A Major Obstacle to Growing as a Leader: Blaming Others

May 22, 2014 5:55 pm Published by

Since I have worked as a psychologist and business coach over the past 20 years, I have had the opportunity to observe and interact with thousands of individuals and groups. Obviously, some people are more healthy and functional than others.

We all have problems, so the existence or experience of having difficulties in our lives is not the factor which discriminates between individuals who are doing well in their lives and those who are having ongoing, significant challenges.

There are individuals who (for whatever reason) live their lives according to a different set of rules — principles which really do not match the reality of the world  And, as a result, they wind up having significant and ongoing problems in their lives — relationally, financially, and in their careers.

There are many aspects that contribute to a slanted, distorted view of life, but the one I want to address today is:

The practice of blaming others for problems you are experiencing, rather than accepting responsibility for the choices you have made (which have lead to the results you are experiencing in your life.)

I see this time and time again — in individuals and families, in business, in government, in celebrities and athletes. Unfortunately, blaming others is a common course of action in our culture. But, regardless of how widespread “blaming” becomes, the practice will never lead to consistent, healthy results — whether it is in an individual’s life, the lifespan of a business, or over the course of history. In essence, when a person attempts to blame someone else (or some circumstance) for the negative results experienced, they are saying:  “It isn’t my fault. What happened was really out of my control.”

Blaming always starts with: “You…”, “They…”, “If only…”.  It only starts with an “I” statement when the “I” is followed with a “but…”, as in “Yes, I… but they…”

There are some truly great blamers out there. They are incredibly skilled verbally (and sometimes interpersonally). They can be fascinating to watch in action, as they run circles verbally around others, and (for the moment) look like the victor in attributing the responsibility for a negative result to someone. When you are in an interaction with them, you often feel “fogged”. You thought you knew the facts going in, but now you aren’t so sure. And the interaction all happened so quickly, your head is now spinning.

However, after a little time passes and the fog lifts, you realize that you have been “spun”. And the reality remains — at least part of the situation can be attributed to actions or choices the blamer made, although they are not willing to accept any responsibility at all.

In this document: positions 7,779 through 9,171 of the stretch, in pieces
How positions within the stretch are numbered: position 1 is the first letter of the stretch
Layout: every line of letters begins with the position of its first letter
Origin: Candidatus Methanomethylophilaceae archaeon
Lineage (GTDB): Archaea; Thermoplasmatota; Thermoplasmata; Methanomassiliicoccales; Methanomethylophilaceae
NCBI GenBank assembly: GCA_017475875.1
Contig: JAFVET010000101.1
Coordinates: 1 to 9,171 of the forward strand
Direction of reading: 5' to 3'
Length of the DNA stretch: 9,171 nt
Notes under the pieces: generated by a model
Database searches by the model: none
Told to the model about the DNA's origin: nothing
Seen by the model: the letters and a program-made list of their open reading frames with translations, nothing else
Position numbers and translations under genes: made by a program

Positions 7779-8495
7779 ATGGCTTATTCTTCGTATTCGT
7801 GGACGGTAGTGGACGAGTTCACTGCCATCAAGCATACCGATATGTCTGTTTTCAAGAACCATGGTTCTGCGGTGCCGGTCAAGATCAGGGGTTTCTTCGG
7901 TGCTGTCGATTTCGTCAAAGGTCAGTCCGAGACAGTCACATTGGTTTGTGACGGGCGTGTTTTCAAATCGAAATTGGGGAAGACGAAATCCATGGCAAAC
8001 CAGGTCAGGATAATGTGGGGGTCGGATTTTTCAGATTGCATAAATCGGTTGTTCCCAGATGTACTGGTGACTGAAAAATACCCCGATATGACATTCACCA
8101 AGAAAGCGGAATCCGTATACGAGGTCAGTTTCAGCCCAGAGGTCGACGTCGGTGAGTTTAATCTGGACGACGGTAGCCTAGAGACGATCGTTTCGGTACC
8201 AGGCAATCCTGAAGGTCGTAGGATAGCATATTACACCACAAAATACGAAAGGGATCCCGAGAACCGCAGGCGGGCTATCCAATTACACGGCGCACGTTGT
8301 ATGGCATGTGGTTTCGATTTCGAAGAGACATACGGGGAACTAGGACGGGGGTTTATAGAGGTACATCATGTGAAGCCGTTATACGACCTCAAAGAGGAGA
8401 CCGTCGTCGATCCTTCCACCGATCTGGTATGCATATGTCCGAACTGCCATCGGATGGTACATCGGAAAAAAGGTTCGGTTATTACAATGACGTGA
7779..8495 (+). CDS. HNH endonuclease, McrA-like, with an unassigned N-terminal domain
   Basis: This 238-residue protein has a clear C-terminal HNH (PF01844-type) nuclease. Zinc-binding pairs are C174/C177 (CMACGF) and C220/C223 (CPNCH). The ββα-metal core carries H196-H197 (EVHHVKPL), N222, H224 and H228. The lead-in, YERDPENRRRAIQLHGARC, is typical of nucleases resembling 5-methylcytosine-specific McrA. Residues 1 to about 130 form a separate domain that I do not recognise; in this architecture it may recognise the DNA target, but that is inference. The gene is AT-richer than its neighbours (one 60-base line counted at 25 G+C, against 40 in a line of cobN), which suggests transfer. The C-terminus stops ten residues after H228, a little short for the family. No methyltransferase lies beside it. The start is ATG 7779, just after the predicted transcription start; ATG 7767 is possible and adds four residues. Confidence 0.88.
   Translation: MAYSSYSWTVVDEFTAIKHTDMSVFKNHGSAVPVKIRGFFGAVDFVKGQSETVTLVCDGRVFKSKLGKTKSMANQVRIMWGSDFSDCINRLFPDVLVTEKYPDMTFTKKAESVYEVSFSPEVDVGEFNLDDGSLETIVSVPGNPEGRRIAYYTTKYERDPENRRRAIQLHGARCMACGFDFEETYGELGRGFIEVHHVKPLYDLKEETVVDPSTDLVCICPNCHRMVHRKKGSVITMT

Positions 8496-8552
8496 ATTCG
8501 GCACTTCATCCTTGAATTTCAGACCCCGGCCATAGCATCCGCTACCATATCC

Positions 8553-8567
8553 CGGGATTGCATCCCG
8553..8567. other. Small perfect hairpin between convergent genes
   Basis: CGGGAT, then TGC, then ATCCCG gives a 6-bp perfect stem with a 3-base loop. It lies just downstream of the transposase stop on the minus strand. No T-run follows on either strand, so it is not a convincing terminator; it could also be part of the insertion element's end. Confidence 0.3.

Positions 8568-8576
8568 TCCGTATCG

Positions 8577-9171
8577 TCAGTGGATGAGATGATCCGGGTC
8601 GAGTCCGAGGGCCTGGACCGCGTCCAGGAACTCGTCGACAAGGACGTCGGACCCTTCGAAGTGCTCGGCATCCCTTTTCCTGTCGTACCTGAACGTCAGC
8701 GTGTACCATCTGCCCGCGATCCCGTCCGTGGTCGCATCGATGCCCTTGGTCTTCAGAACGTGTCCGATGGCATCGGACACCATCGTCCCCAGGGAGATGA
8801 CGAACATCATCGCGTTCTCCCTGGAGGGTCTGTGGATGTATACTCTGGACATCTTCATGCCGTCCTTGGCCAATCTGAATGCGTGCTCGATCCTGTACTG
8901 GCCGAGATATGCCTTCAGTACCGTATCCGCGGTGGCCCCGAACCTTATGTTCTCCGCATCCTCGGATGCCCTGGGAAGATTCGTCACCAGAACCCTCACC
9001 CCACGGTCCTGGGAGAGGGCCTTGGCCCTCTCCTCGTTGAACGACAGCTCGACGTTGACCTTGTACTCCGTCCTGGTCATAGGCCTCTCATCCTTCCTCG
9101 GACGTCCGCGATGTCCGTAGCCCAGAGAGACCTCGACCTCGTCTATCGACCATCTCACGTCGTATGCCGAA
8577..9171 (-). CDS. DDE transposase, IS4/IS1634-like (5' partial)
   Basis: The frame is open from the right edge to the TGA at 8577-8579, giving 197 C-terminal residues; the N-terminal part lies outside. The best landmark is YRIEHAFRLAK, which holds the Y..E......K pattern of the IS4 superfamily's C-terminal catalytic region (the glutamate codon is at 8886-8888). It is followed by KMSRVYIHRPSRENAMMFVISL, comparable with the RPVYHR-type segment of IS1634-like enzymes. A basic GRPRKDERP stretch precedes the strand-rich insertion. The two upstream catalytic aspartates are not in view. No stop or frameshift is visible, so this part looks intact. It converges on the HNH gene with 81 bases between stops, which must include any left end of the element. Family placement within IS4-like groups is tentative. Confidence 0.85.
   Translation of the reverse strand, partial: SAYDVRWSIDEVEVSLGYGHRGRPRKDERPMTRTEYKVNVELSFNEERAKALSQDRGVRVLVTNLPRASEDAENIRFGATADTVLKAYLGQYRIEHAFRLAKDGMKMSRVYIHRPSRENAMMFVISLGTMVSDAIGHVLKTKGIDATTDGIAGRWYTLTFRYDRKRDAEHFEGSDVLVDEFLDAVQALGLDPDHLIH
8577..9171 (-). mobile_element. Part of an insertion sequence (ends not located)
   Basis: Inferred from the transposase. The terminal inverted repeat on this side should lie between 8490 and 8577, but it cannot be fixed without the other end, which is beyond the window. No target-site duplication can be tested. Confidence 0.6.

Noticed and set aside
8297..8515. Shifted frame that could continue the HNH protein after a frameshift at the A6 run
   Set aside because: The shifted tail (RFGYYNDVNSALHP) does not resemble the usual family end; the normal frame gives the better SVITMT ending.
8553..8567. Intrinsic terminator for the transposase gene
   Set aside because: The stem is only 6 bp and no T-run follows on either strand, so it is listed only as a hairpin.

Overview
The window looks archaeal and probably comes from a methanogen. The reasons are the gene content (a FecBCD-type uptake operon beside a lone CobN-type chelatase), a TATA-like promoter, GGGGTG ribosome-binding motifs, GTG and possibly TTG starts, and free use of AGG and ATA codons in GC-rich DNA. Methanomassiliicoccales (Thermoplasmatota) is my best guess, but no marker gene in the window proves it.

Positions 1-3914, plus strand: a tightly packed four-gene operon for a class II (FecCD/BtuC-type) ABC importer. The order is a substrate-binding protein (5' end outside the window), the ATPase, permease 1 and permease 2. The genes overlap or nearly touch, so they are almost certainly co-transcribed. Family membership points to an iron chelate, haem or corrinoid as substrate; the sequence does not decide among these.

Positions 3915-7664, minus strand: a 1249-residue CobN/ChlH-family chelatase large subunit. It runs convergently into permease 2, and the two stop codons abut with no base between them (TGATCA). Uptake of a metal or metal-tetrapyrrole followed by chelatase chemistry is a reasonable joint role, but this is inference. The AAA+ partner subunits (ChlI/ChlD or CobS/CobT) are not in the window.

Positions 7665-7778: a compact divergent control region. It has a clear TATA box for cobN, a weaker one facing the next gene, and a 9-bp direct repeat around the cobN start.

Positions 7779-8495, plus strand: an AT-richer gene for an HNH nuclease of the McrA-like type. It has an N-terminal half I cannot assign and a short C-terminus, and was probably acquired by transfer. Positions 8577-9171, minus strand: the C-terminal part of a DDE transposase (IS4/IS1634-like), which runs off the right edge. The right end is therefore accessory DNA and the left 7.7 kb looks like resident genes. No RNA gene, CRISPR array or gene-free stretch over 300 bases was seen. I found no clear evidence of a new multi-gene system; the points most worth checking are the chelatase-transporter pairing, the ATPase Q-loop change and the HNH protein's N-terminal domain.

In Jim Collins’ classic, Good to Great, he addresses the same principle with regards to successful businesses. He calls it the leadership’s ability to “confront the brutal facts”. This is the ability and willingness to accept reality for what it is and then deal with it, especially in circumstances leading to failure. In fact, one of Collins’ applications is the ability to “conduct autopsies without blame” — that is, looking at a bad situation, analyzing and seeing what went wrong, without the goal of attributing blame to someone. Rather, the purpose is to learn from the series of events and decisions that led to the failure and grow from the experience.

And Dr. Henry Cloud, in his outstanding book, Integrity: the courage to meet the demands of reality, clearly defines the relationship between blame and leadership: “Leaders take ownership of the results and do not try to excuse those or blame someone else for them.” Cloud goes on to bluntly state: “Blame is the parking brake for improvement” (p.186-187). Essentially, successful leaders care less about who is at fault, and are more focused on “What can I do to correct the situation and make it work?”

There are at least two points of application here. First, I believe it is always best to look at ourselves first:

  • Am I a blamer?
  • Am I reluctant to accept responsibility for my choices and actions, especially when they lead to a negative result, even if it was unintentional?   (As my wife gently corrected me a number of years ago, “If you step on somebody’s hand, it hurts whether you meant to do it or not.)
  • Do I try to “get out of” tight situations by making it look like it was someone else’s fault, even though I am at least partly to blame?

If there are “yes’s” to the above questions, I would encourage you to start monitoring your speech — what you say and how you say it. This will give you some clues to how you perceive your situations, and whether you are willing to take responsibility for yourself and the choices you make.  Try hard to not say, “Yes, but …”   Just say, “Yes, I did that” and leave it there.  Then see what happens, how others react.

Secondly, we need to look at those close to us:

  • Are there people in my life (either family, friends, business colleagues, vendors) who create ongoing challenges in my life?
  • If so, are these difficulties due to poor choices they have made?
  • Does it seem that they frequently (and repeatedly) deny any responsibility for the problems they are experiencing?

If the answers are yes, I wouldn’t encourage you to “do” anything at this point. Rather, just sit back, observe for a while, and take notes.  At the same time, observe those individuals whom you respect — see what they do and say when they make a mistake.  I think you will see some differences.

One of the best responses I have observed is:  “Yes, I did that and it was a mistake.  And I’m working on what I need to learn so I don’t make the same mistake again.”

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May 22, 2014 5:55 pm

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